China’s foreign minister, Yang Jiechi, gave a lengthy interview to the international press on the sidelines of the Chinese legislature’s annual meeting. Here are the highlights as Via Meadia‘s sees it:
- China continues to have a low-key response to Washington’s “pivot to Asia.” There have been no threats from Beijing, and to our knowledge no important official has condemned Washington’s new policy or threatened American interests in the Pacific. Instead, as Jiechi says, “China and the U.S. have more converging interests in the Asia-Pacific region than anywhere else in the world. . . . We hope to see and welcome a constructive role by the U.S. in this region, and at the same time we hope that the U.S. side will respect China’s interests and concerns.”
- This low key response is bolstered by an outlook focused on the long term. There have been no reactionary, knee-jerk confrontations emanating from China. As Jiechi says, “The two sides should view bilateral ties from a long-term strategic perspective.”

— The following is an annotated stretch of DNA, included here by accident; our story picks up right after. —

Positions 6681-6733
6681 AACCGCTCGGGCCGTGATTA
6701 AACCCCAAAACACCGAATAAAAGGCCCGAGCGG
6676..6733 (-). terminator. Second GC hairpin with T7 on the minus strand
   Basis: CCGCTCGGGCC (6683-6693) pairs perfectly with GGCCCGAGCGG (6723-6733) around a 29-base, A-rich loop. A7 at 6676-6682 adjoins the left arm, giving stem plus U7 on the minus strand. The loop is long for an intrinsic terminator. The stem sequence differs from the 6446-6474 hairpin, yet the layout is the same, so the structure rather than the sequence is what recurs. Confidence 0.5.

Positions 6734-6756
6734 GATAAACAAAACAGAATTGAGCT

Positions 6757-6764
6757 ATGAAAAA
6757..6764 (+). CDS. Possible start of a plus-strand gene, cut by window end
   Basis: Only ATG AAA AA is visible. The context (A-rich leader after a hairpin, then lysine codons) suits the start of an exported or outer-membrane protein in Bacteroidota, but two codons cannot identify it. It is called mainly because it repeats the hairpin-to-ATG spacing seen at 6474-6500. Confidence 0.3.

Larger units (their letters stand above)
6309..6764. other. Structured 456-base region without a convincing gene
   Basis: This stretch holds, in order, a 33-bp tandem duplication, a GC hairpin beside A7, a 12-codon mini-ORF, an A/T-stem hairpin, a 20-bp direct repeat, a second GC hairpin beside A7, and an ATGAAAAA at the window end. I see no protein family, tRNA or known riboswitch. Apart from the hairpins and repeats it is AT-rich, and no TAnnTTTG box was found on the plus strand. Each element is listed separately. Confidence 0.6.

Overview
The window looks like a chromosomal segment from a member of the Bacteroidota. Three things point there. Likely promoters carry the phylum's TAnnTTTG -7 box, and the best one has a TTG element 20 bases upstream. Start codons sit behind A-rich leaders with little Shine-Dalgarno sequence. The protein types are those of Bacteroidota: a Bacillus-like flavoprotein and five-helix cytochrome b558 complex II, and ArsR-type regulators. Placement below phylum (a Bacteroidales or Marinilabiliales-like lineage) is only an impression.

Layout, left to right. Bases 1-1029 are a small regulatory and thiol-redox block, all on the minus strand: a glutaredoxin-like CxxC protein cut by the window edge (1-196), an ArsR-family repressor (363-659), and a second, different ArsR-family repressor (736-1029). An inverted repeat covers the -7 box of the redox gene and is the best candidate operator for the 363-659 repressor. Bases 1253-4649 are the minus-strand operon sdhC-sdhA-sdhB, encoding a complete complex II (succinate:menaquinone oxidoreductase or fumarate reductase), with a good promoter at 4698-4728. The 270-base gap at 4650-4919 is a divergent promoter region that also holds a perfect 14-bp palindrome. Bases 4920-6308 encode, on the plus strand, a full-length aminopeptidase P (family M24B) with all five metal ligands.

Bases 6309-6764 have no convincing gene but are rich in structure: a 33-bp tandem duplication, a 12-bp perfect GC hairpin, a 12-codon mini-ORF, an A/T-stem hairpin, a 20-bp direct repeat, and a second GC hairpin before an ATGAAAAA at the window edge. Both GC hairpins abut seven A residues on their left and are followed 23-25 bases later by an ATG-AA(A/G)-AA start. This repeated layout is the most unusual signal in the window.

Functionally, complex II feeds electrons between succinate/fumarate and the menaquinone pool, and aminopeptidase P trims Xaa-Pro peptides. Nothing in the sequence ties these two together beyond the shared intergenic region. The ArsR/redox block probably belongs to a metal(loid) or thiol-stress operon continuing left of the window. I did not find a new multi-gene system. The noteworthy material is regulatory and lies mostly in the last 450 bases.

- Jiechi did, however, emphasize Beijing’s red lines: Tibet and Taiwan. Washington must “properly handle Taiwan- and Tibet-related issues that concern China’s core interests.”
- In the short term, there are disagreements over Syria and Iran. Despite this, there are no efforts on the part of Chinese officials to sharpen or polemicize these issues. Washington and Beijing are in “close communication” over Middle East affairs, Jeichi said.
This is all very much in line with the Deng Xiaoping school of thought: China should exercise strategic patience and rise peacefully, safeguarding its vital interests but provoking no contests. Other Chinese leaders and factions disagree with Jiechi, including some in People’s Liberation Army. But this is a calm approach to new U.S. activism. Washington should respond with the kind of strategic dialog he seeks.